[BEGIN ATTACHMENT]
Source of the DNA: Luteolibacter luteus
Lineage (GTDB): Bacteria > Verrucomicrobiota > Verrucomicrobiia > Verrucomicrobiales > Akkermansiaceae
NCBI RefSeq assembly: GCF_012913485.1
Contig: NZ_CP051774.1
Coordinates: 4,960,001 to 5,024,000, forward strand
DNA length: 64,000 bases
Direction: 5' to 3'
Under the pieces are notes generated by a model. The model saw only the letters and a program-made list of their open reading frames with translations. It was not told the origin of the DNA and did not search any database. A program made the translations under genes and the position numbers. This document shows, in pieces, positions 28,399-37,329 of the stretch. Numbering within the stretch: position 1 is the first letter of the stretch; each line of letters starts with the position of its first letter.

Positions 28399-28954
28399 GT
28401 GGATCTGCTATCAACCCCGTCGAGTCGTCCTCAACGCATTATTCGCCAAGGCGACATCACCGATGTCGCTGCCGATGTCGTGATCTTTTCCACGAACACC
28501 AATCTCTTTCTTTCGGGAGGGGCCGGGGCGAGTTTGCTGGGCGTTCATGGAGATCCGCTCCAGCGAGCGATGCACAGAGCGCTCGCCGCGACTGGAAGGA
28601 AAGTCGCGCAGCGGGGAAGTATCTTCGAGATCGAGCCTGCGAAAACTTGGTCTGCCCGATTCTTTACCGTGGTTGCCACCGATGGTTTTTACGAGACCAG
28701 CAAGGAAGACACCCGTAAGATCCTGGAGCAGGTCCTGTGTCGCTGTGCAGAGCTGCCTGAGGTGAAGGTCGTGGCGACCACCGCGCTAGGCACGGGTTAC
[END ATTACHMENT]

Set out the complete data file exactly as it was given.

Source of the DNA: Luteolibacter luteus
Lineage (GTDB): Bacteria > Verrucomicrobiota > Verrucomicrobiia > Verrucomicrobiales > Akkermansiaceae
NCBI RefSeq assembly: GCF_012913485.1
Contig: NZ_CP051774.1
Coordinates: 4,960,001 to 5,024,000, forward strand
DNA length: 64,000 bases
Direction: 5' to 3'
Under the pieces are notes generated by a model. The model saw only the letters and a program-made list of their open reading frames with translations. It was not told the origin of the DNA and did not search any database. A program made the translations under genes and the position numbers. This document shows, in pieces, positions 28,399-37,329 of the stretch. Numbering within the stretch: position 1 is the first letter of the stretch; each line of letters starts with the position of its first letter.

Positions 28399-28954
28399 GT
28401 GGATCTGCTATCAACCCCGTCGAGTCGTCCTCAACGCATTATTCGCCAAGGCGACATCACCGATGTCGCTGCCGATGTCGTGATCTTTTCCACGAACACC
28501 AATCTCTTTCTTTCGGGAGGGGCCGGGGCGAGTTTGCTGGGCGTTCATGGAGATCCGCTCCAGCGAGCGATGCACAGAGCGCTCGCCGCGACTGGAAGGA
28601 AAGTCGCGCAGCGGGGAAGTATCTTCGAGATCGAGCCTGCGAAAACTTGGTCTGCCCGATTCTTTACCGTGGTTGCCACCGATGGTTTTTACGAGACCAG
28701 CAAGGAAGACACCCGTAAGATCCTGGAGCAGGTCCTGTGTCGCTGTGCAGAGCTGCCTGAGGTGAAGGTCGTGGCGACCACCGCGCTAGGCACGGGTTAC